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Howard League blog · 21 Jul 2021

‘Time well spent’ in prisons

When Suella Braverman, the Attorney General, went on maternity leave there was a little shuffling of the chairs. The Solicitor General moved to become Attorney General, and Lucy Frazer went back to the post of Solicitor General. Alex Chalk was appointed Prisons and Probation Minister. It is not clear if everyone will go back to their original posts when Suella Braverman comes back from maternity leave. Meanwhile, we have a prisons minister who has a particular concern about ‘making time well spent’ in prisons.

Alex Chalk put out a tweet today (21 July) saying: “Really helpful meeting today with prison governors to discuss post-Covid prison regimes. Replacing unstructured mass association with smaller groups and purposeful activity is essential”. He used the hashtag #timewellspent. This has been the theme of conversations I have had with him too, so it is clearly something he is pressing.

It sounds eminently sensible. Of course we want people in prison to be able to use their time with purpose. But there lies the rub. It is not up to prisoners, it is up to the prison authorities, managers, officers and the facilities in the prisons. HM Inspectorate of Prisons has had purposeful activity as a key inspection tool for years, yet it is the one thing that rarely happens.

My worry is that the maternity-cover minister (he called himself that to me during a meeting) is going to stop what he calls unstructured mass association but there will be no purposeful activity to take its place. The damage could be very serious as it will mean that prisons will be continuing a national lockdown and men and women will just spend all day in their cells, potentially for years.

Many city prisons, built during Victorian times, have no workshops – there is simply no purposeful activity to be had

Small groups of prisoners carrying out purposeful activities would require investment in staff – more of them, but also training and education – and there is no sign of that happening.

Many city prisons, built during Victorian times, have no workshops – indeed even those that existed have been closed down – and small education facilities. They don’t have gardens to tend. It means that there is simply no purposeful activity to be had.

The mass of the prison population is held in these prisons and if they are prevented from sitting outside when the sun shines in the concrete exercise yard, or pottering round for an hour in the afternoon on the wing, they will simply be locked up all day. The pottering around allows for phone calls, showers, sorting out problems and conversations with staff, visits to the library, stretching your legs, chatting to other people. We all need pottering about in our lives.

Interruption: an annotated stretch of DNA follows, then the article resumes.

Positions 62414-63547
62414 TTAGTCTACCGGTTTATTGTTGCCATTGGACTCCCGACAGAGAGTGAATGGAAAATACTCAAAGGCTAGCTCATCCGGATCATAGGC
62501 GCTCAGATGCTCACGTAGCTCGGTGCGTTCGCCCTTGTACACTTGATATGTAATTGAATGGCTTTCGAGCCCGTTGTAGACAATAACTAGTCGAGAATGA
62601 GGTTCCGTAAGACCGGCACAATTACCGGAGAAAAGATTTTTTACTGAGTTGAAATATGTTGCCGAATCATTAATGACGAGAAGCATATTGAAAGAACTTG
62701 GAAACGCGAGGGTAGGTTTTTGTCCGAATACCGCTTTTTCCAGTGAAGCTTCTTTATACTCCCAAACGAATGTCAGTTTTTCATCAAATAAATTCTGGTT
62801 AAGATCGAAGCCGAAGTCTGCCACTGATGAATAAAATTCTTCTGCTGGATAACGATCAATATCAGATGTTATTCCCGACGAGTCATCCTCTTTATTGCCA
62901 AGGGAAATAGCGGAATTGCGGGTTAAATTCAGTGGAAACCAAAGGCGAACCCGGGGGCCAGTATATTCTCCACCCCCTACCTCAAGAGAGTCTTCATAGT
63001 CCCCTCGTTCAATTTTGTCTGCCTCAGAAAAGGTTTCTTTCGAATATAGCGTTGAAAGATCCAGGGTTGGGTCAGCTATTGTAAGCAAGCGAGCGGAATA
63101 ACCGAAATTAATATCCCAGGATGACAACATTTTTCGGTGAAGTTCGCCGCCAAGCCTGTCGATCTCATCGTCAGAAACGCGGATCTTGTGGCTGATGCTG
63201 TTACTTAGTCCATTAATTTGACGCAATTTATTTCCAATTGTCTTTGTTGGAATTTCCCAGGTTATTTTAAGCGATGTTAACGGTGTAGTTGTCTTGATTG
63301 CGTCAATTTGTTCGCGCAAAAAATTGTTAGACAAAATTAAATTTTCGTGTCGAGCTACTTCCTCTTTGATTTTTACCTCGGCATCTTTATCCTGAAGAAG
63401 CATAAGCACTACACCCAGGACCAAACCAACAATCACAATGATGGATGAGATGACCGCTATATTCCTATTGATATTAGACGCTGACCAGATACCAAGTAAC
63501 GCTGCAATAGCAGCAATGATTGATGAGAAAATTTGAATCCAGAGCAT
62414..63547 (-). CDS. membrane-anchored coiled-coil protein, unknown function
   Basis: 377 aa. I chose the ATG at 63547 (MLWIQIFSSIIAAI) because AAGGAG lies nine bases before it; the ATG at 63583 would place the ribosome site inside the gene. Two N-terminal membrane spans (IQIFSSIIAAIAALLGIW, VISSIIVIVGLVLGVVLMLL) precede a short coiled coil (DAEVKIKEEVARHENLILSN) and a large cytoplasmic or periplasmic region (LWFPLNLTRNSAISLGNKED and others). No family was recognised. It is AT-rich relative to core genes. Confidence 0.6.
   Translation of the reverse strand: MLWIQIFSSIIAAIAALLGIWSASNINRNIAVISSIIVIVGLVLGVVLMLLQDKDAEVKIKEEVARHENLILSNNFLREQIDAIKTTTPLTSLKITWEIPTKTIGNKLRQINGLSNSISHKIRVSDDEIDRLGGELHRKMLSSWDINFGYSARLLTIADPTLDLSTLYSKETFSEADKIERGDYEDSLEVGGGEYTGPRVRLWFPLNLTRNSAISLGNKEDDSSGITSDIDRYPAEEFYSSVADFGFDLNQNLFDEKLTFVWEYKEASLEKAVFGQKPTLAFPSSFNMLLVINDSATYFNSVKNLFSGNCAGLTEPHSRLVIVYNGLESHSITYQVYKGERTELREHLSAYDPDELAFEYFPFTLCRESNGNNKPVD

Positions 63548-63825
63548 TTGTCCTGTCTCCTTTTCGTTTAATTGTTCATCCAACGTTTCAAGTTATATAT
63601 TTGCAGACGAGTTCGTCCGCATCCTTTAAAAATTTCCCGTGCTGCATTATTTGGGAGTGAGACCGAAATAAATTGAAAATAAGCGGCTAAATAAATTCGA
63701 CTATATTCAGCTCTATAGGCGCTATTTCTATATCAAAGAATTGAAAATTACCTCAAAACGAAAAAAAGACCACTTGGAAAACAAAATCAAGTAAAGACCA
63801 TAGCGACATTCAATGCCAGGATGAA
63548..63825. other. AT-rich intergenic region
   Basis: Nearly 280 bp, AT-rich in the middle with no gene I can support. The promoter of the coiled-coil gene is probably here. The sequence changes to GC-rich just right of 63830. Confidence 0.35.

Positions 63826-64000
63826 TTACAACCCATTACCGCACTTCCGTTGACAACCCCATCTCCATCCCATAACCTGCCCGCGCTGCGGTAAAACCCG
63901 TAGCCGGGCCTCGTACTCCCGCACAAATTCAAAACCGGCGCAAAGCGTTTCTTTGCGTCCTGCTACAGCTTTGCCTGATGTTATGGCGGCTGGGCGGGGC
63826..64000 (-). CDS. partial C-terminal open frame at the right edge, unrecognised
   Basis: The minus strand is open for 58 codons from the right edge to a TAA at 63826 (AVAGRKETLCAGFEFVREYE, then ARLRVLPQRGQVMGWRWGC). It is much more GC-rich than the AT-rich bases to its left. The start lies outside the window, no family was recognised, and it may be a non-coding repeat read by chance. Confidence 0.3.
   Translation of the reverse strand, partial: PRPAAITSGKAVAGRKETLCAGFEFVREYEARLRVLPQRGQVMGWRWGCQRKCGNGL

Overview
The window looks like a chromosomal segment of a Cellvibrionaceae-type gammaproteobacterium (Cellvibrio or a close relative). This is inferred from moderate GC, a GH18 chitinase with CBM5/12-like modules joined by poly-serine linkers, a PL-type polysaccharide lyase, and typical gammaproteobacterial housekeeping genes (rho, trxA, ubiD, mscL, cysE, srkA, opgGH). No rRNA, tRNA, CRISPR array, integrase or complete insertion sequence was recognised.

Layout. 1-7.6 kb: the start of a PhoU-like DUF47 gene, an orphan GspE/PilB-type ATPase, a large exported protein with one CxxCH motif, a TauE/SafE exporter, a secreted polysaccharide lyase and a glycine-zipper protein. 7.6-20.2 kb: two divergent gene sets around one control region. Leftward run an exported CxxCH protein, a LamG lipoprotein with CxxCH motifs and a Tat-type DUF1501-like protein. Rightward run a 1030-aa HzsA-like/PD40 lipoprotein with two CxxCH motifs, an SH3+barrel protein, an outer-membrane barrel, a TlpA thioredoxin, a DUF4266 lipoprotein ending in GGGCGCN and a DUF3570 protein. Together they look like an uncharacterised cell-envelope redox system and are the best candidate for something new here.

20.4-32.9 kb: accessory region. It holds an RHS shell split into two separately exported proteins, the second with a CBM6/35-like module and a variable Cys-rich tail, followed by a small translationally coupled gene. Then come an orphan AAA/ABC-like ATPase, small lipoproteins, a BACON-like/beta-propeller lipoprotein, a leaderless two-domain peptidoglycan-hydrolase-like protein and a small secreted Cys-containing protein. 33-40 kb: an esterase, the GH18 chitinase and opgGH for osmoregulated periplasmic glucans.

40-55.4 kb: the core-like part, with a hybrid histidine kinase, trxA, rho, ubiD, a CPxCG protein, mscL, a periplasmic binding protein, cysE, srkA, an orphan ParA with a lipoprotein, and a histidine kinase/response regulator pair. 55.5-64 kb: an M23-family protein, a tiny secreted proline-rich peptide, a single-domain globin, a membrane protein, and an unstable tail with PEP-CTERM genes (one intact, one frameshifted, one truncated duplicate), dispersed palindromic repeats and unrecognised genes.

I hesitate to suggest that the minister is naïve, perhaps he is just optimistic, but to force through such a policy could have massively damaging effects on the mental health, social intercourse, family connections and interaction with staff. It is possible that the minister is responding to pressure from the prison officers’ union that has been campaigning to have prisoners locked up most of the time (disgracefully). Whatever the source for this peccadillo, it is a mistake and will have serious and risky ramifications.


  • Cathy murphy says:

    Prisoners need “purposeful activity” to learn new skills, improve the ones they have, to be educated and to build routines that they can take into their lives post-release.

    I worked in a prison for five years, this was some years ago, before the major cuts. The men had several workshops to gain skills. They had education. They also had offending behaviour groups, all of which were meaningful activities.

    You do not have a rehabilitative system if people are locked in their cells all day, instead you have people, who are even more angry, resentful and ill-fitted for life in the community.

  • Agnes Croxton says:

    Totally agree with #Time well spent. If only those running the prisons could see this instead of obstacles constantly in the way.

    Prisons are supposed to be run alike and all have very similar basic regimes with tweaks for YOI, lifers etc. I find this is so NOT the case. You have so many differences in A Cat prisons and there lies the problem. All A, B, and C Cat prisons fundamentally are supposed to be guided by government and rules similar throughout the system.

    Facilities lists are supposed to be similar. Have a look at these from prison to prison; this is just so not the case in reality. WHY is there any wonder why inmates get frustrated with the difference in rules and regs? It also makes it so much harder for family to be able to keep up with the differences from prison to prison.

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